Replacement, Add-On or Modified Parts

CARB and EPA distinguish between replacement parts and add-on or modified parts. Replacement parts are “functionally identical” to the original equipment manufacturer (OEM) parts they replace. They are tested and certified in a similar fashion to the OEM equipment. Replacement part product categories include (but are not limited to) air cleaners, camshafts, carburetors, catalytic converters, coils and ignition wires, evaporative emissions canisters, ignition components, distributors, fuel injection, fuel tanks, heads, headers, intake manifolds, replacement internal engine parts and transmissions.


Recently, CARB stated that replacement parts that are advertised as providing a performance gain are no longer classified within this category and may require compliance testing similar to add-on or modified parts. As previously stated, CARB determines if parts/systems qualify as replacement at the time an applicable EO application is submitted.

An add-on or modified part is an item that modifies the performance levels of the equipment being replaced or supplemented. Those products require an EO to determine their impact on the intended vehicle’s emissions performance. Generically speaking, it would apply to any product installed within the fuel/emissions system—from the air intake to the end of the catalytic converter. CARB has compiled a comprehensive product category list at www.arb.ca.gov/msprog/aftermkt/devices/amquery.php.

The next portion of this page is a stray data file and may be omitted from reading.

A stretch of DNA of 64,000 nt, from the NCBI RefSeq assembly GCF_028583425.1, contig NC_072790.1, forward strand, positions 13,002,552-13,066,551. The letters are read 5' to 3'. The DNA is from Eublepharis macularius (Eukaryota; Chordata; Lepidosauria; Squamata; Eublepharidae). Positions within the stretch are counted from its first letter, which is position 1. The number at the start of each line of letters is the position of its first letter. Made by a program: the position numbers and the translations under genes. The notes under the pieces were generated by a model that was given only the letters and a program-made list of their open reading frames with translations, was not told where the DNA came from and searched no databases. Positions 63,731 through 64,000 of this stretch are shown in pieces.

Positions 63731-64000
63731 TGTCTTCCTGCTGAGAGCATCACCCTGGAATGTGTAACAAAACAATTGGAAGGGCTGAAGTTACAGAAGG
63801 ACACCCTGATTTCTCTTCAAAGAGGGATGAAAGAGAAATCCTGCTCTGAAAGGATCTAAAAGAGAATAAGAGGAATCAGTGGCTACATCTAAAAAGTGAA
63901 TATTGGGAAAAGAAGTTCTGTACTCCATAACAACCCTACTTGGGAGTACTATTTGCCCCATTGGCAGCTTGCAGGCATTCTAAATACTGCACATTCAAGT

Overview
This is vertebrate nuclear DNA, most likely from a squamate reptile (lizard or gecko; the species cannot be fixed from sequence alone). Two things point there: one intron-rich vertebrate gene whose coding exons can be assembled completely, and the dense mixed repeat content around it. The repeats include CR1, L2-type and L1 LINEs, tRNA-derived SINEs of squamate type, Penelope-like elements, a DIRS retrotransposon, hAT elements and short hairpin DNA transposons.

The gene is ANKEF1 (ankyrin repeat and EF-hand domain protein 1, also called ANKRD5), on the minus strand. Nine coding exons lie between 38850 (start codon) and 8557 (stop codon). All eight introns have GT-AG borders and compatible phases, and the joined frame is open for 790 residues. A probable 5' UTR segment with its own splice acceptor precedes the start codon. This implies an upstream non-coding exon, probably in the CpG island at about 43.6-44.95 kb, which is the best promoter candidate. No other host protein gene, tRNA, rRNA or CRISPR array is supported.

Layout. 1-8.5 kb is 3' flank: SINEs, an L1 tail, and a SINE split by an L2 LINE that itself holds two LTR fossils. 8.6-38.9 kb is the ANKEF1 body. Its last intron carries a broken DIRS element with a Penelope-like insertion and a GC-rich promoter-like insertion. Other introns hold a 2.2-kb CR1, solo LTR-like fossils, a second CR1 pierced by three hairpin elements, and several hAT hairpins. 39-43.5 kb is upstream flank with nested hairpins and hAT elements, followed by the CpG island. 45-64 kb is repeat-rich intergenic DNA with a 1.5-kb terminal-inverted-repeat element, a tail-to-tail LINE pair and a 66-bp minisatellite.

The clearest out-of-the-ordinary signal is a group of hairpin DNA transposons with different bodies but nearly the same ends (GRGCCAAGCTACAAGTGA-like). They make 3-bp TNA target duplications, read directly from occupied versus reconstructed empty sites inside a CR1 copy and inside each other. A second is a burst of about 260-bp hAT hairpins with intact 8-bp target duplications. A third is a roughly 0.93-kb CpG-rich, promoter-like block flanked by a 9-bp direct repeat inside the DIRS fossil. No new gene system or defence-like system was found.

CARB and EPA Enforcement

Both CARB and the EPA have the power to enforce environmental laws. Each can impose fines against manufacturers, sellers, installers and users of products that do not comply with clean-air laws. Fines are generally determined based on the number of noncompliant products that have been sold. Recent agency activities have subjected warehouse distributors, jobbers and some retail outlets to investigations and fines, based on the extent of their violations. In fact, distributors and retailers may be easier targets, since they are visibly marketing a variety of products and may not be as knowledgeable as the manufacturer about EOs and certification obligations.